It’s because of this that Bonhams have dominated the African market, but now Sotheby’s are getting in on the act, although more on the contemporary side. The auction house has a new department focused on African art, led by ex-Bonhams specialist Hannah O’Leary.

“When Bonhams entered that market it was really at the very beginning of people taking notice of contemporary African art certainly here in London, there were certain economic factors at play that they recognised which meant that when I was there we started up those sales and they did very well. Sotheby’s is a company that does not go into new market lightly. They had certainly been watching both the sales at Bonhams and other sales of this category, there are other sales in Paris that specialise in contemporary African art and also obviously on the continent as well. All these areas have been growing enormously in the 10 years since Bonhams started those sales,” O’Leary explains.

“Sotheby’s saw a point where we could enter the market and help develop it even further, because obviously we’re a big company, a big brand in the art world and we have perhaps a wider reach than any of those smaller companies have. We saw an opportunity from where the market had grown to and where we could see the potential of the market going.”

The auction house’s first Modern and Contemporary African Art sale was in May, breaking 16 world records for African artists, including British Nigerian artist Yinka Shonibare (his Crash Willy sold for £224,750)

“One of the exciting things for us was to include artists who don’t have a natural home in another sale category,” says O’Leary. “It was a large reason for started these sales. By and large it was artists who have never been sold at Sotheby’s before, and almost half the sale were artists who had barely sold at auction anywhere before, so it was a real opportunity to highlight these artists who have reputations in other ways, so they might have strong primary market reputations, we know there are collectors looking for their work, or they’re also in major collections in museums, but because there hasn’t been a suitable platform for them at auction they may not have had the same secondary reputation that we would expect from artists of that stature.”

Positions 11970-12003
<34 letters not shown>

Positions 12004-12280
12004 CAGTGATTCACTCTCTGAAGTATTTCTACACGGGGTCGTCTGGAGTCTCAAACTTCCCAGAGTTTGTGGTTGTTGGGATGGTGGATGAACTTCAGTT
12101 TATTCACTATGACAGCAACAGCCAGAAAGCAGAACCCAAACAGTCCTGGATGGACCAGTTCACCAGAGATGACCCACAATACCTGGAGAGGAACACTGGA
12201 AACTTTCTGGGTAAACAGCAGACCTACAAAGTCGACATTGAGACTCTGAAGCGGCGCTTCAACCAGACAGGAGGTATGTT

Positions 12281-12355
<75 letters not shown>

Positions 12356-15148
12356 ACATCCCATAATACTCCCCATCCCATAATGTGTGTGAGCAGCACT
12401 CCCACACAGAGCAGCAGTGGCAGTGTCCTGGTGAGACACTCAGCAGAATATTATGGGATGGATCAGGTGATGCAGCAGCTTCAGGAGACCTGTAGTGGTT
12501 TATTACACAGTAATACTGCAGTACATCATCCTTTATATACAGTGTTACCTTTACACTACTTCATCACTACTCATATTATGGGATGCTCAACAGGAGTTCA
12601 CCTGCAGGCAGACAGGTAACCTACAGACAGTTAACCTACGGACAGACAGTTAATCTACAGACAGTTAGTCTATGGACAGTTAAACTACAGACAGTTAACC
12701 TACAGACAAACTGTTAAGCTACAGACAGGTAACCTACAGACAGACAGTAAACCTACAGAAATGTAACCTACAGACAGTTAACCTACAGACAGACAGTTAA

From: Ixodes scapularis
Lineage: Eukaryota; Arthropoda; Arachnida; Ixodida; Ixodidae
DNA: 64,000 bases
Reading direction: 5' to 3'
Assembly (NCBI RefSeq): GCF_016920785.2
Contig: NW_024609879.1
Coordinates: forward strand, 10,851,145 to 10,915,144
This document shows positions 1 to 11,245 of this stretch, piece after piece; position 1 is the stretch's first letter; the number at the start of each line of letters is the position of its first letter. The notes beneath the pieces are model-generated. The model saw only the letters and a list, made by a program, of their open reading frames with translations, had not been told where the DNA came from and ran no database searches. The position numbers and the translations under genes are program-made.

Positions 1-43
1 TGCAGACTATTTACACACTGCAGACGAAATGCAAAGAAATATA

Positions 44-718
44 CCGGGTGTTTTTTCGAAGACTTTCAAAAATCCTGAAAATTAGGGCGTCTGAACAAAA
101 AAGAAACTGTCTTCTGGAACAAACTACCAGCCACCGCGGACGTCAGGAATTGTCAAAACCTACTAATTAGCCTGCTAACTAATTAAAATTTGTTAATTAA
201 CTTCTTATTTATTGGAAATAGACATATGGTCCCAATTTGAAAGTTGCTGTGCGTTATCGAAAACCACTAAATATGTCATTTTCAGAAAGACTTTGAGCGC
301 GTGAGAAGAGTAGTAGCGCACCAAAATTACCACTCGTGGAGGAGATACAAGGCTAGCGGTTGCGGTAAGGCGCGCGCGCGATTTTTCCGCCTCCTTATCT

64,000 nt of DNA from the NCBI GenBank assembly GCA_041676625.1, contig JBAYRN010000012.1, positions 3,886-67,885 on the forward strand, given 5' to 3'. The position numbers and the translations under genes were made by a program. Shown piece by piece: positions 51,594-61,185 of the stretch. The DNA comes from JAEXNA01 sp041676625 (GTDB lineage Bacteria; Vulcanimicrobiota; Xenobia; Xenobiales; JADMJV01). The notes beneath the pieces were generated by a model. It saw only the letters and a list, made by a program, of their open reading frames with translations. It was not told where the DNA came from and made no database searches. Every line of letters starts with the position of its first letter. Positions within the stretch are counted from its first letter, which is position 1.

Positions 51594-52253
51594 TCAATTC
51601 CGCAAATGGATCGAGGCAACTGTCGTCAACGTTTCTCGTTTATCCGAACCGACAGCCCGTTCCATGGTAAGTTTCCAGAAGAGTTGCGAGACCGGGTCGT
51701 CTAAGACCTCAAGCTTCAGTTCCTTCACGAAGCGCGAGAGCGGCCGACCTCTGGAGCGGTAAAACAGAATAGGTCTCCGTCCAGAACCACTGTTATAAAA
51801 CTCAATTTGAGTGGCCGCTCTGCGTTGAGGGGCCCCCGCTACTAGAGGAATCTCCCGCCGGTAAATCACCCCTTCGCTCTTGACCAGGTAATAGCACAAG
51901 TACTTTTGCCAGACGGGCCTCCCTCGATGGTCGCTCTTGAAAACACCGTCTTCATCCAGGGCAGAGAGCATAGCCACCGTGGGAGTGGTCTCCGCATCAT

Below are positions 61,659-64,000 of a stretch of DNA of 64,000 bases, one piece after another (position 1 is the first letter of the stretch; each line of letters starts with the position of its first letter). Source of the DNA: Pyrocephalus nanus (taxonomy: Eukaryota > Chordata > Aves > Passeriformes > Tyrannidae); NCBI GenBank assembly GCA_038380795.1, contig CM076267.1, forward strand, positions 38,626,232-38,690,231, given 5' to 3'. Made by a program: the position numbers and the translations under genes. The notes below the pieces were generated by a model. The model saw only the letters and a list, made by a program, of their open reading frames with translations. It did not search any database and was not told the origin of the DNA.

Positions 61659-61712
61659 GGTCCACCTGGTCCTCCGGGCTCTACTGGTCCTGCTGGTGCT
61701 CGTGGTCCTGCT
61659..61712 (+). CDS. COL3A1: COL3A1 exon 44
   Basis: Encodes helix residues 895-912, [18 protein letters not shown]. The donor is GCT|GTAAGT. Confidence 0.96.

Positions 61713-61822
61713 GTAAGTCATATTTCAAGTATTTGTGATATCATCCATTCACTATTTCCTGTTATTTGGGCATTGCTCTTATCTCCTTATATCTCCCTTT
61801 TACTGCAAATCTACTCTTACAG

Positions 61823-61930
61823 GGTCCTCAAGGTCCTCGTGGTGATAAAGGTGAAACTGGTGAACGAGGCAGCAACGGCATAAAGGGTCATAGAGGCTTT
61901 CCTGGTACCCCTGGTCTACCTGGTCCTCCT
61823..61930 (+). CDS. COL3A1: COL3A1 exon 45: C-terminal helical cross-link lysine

The biggest surprise of the auction was the range of buyers, according to O’Leary: “Certainly this market is being largely driven by collectors from the continent, but actually we had a range of collectors from across the world, there were registrations from 29 different countries. Over a third were African collectors and private collectors. We had quite a few institutions bidding as well.”

On the artist side, O’Leary also mentions Ben Enownwu and Yusuf Grillo, but younger contemporary artists including Njideka Akunyili Crosby as well. “She is a young artist from Enugu, whose work speaks of her Ibo identity and heritage and is collected by museums worldwide, and has sold for $3million at auction” Others to watch include Peju Alatise – Sotheby’s sold her high Horses triptych for £31,250 in 2015 – and Victor Ehikhamenor, who are currently representing Nigeria at the first Nigerian pavilion at the Venice Biennale. Tyburn Gallery on Barrett Street is hosting a solo show on Ehikhamenor this November.

London has become the centre of the Nigerian art market for many reasons. Of course the capital is home to a large Nigerian population (estimated at around a million three years ago) and many more have second homes here, send their children to school or university here, or have business interests that bring them to London regularly.

O’Leary’s aim for the new department is two fold – to bring African art to the wider art world and the international audience, “so to really develop the market so there is much more recognition of Africa in the international art market. At the moment, we’re talking about 0.01 per cent of the auction market is represented by Africa and this is completely at odds with the demographic of the world.”

“As a company, we would love to have more collectors from Africa across other catagories as well. Certainly our collectors from new and emerging markets have proved to be some of our most important and valuable clients over the last few years, and I see that throughout Africa as well. Some of the biggest car collectors, watch and jewellery collectors are from Africa. So as a company I think there is great potential for us in Africa.”